Tuesday, April 16, 2019

Our Towne Bethlehem March 2019: Ice Out

Ice Out

The business end of a grapple hook
used for harvesting ice. 

Hanging on the wall at the Bethlehem Historical Association’s Cedar Hill Schoolhouse Museum is an object that reminds me of a jousting lance from the Middle Ages. The wooden handle is about 14 feet long and it is topped with a mean looking pair of spikes, one for pushing and one for pulling. Such grapple hooks were one of the many sharp and spiky tools used to harvest ice. During the winter months, when the ice reached 14 to 16 inches thick, men and horses gathered on the Hudson River to bring in this cold and perishable crop.
Grapple hooks being used on the Hudson River to move ice in the channel towards the ice house.
Photo courtesy of the New York State Archives.

March is the season of “ice out.”  People kept an eye on the rivers for when the ice would finally thaw enough to shake loose and float away downstream. Ice out meant boat traffic with its attendant commerce and travel could resume on the river. Judging by these two newspaper notes, ice out could be a loud affair. “The ice went out of the river in a remarkably quiet and orderly manner.” (Coeymans News Herald, March 30, 1886.) “Cedar Hill: The ice went quietly out of the river last Friday. Navigation is now open from Troy to New York.” (Altamont Enterprise, April 6, 1900.)

Freezing and thawing also meant ice jams, and ice jams could mean flooding. Several of the photos here illustrate one way that was used to manage ice jams: blowing them up to get the ice and water moving. These photos are part of a montage that appeared in the March 9, 1912 issue of the Albany Evening Journal under the headline “Experts dynamiting the ice at New Baltimore, hoping to prevent spring freshet.”

Newspapers often reported on the spring “freshet” when heavy rain or snow melt created a rush of fresh water in the river. Combine a freshet, whose excess water could lead to flooding all by itself, with a packed-up ice jam, and the river’s shores could experience catastrophic flooding.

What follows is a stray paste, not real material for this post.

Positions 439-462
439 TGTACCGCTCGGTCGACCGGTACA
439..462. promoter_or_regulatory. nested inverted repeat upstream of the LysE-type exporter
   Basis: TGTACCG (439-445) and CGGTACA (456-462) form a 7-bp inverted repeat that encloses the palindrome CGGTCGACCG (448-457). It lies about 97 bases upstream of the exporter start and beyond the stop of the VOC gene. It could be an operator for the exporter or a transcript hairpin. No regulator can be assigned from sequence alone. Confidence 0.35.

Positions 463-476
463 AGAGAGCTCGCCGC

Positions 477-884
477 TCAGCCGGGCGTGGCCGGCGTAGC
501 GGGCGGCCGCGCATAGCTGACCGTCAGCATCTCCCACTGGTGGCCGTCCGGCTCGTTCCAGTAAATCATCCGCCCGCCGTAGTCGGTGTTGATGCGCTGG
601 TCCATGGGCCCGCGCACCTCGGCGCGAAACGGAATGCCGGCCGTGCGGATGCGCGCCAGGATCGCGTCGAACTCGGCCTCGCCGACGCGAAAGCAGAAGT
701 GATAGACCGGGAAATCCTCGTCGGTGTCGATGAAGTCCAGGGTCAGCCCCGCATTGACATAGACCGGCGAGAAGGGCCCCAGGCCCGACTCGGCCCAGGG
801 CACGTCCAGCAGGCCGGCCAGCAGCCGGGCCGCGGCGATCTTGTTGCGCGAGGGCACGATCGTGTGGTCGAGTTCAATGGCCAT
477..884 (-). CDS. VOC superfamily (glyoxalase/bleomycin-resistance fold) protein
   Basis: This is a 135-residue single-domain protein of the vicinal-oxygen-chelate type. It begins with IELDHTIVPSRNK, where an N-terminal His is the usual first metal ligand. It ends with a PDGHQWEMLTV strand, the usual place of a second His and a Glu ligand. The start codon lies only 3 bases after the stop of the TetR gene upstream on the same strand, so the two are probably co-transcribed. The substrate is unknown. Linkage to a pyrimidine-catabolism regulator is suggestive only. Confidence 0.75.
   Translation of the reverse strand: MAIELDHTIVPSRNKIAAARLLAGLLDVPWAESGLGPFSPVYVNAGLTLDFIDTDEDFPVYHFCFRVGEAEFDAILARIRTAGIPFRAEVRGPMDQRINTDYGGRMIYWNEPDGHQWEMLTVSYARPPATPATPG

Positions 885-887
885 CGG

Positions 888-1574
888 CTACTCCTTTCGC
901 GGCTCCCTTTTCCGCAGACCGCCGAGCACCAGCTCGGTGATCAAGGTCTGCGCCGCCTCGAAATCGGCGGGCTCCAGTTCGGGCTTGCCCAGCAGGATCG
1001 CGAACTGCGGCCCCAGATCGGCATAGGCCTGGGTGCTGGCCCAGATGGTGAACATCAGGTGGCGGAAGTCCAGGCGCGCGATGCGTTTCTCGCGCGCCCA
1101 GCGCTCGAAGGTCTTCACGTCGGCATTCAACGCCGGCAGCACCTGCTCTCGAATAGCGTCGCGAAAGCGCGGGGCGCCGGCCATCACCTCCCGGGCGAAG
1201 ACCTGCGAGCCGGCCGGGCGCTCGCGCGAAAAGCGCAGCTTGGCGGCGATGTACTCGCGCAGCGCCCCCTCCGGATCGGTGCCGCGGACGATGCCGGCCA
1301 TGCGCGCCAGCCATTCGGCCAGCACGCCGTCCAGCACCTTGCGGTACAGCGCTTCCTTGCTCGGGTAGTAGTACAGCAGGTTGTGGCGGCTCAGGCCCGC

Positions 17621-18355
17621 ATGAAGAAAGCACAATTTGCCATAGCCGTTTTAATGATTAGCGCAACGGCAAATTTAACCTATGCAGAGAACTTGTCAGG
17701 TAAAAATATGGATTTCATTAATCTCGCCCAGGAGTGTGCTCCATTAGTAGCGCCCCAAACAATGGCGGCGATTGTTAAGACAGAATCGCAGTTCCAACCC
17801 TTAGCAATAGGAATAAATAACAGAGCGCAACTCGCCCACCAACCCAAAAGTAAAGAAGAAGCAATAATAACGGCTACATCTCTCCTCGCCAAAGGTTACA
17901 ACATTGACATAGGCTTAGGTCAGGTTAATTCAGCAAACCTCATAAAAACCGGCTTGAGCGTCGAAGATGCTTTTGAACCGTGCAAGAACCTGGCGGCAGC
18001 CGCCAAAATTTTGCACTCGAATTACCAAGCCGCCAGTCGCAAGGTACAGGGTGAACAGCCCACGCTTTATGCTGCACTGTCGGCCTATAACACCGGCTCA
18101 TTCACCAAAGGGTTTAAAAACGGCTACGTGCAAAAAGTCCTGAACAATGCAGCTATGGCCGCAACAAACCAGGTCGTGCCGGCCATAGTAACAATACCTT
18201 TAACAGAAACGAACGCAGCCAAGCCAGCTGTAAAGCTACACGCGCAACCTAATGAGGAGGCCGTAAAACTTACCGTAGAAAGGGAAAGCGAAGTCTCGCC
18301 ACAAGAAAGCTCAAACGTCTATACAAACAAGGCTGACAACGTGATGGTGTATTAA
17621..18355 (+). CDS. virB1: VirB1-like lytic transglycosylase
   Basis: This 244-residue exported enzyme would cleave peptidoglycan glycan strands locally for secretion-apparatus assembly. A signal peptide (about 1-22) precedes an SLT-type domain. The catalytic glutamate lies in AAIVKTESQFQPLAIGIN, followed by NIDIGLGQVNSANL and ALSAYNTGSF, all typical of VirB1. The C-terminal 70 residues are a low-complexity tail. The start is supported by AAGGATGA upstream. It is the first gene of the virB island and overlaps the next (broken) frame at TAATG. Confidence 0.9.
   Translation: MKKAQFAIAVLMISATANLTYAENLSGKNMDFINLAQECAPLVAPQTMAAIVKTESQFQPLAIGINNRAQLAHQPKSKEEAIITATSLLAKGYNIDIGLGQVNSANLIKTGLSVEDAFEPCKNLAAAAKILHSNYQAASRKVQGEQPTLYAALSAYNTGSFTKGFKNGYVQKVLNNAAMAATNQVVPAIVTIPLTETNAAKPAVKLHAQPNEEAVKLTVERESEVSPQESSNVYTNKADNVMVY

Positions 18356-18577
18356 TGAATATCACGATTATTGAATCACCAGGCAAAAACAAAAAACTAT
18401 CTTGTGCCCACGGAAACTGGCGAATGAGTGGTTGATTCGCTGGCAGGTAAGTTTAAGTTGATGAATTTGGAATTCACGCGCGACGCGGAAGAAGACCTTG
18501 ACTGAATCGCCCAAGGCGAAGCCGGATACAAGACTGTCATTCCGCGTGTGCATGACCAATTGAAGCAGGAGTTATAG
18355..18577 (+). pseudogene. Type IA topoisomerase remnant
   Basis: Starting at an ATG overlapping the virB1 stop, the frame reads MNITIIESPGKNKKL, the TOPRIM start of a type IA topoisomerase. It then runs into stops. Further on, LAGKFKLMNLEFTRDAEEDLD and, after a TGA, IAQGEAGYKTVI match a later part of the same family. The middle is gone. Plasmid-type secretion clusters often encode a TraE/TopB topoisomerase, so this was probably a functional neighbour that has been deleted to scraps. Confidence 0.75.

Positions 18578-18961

The May 5, 1893 Troy Daily Times certainly went for drama in its headlines about flooding caused by heavy rains and snow melt. May in a Rage. A Remarkable Freshet. Elemental Extravagance. An Endangered Fleet. The article noted that the water level was two inches below the spring freshet when the ice went out, and that it was still rising. It detailed the damage the flooding caused so far including flooded streets, basements and backyards. Various barges and boats were pulled from their moorings and “sent swirling downstream.” Even railroad service was interrupted. Locally, a bridge carrying the West Shore Railroad over a creek in South Bethlehem was swept away by the rising water.

While we rarely use the word freshet or blow up ice jams anymore, we are still experiencing them. Just this past January, a warm spell loosened the ice on the Hudson River. The ice rushed along and knocked at least 8 boats and barges free to swirl downstream. You can search the internet for dramatic photos of the Captain J.P., usually docked at Troy, wedged against the railroad bridge near the Corning Preserve in Albany. The power of Hudson River ice and flood water continues to be felt today here in Bethlehem and beyond.

Below is the photo series that illustrates ice jam removal in March 1912.

William Welch of Van Wies Point, the “blaster in charge,” gets the explosive charge ready.

Out on the ice, the dynamite is towed into position. Note the large ice warehouse in the background.

Welch sets the fuse in anticipation of the explosion that will loosen the ice jam.

The explosion.

My latest can be found here.


No comments:

Post a Comment